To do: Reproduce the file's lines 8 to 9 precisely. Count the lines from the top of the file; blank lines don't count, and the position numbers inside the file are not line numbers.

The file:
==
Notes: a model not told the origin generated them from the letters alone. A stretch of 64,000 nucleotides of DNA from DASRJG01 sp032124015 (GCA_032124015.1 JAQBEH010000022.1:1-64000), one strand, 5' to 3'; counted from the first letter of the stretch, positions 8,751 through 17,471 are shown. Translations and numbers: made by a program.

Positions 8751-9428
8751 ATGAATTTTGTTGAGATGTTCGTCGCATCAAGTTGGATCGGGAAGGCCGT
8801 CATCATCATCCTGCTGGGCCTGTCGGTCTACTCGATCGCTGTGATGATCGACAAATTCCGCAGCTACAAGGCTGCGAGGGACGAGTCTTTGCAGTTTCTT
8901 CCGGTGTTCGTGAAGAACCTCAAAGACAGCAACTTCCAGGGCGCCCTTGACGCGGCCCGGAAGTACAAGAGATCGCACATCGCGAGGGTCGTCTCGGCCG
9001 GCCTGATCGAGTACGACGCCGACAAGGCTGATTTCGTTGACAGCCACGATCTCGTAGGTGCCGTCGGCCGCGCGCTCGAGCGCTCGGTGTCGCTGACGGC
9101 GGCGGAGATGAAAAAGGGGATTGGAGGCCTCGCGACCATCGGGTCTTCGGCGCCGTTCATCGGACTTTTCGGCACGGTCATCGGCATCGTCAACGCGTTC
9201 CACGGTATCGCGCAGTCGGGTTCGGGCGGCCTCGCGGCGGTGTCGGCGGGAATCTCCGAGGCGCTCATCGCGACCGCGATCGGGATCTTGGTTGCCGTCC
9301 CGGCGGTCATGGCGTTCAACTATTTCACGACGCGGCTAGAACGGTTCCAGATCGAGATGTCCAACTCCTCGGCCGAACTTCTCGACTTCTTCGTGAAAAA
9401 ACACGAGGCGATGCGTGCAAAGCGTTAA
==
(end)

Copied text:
9201 CACGGTATCGCGCAGTCGGGTTCGGGCGGCCTCGCGGCGGTGTCGGCGGGAATCTCCGAGGCGCTCATCGCGACCGCGATCGGGATCTTGGTTGCCGTCC
9301 CGGCGGTCATGGCGTTCAACTATTTCACGACGCGGCTAGAACGGTTCCAGATCGAGATGTCCAACTCCTCGGCCGAACTTCTCGACTTCTTCGTGAAAAA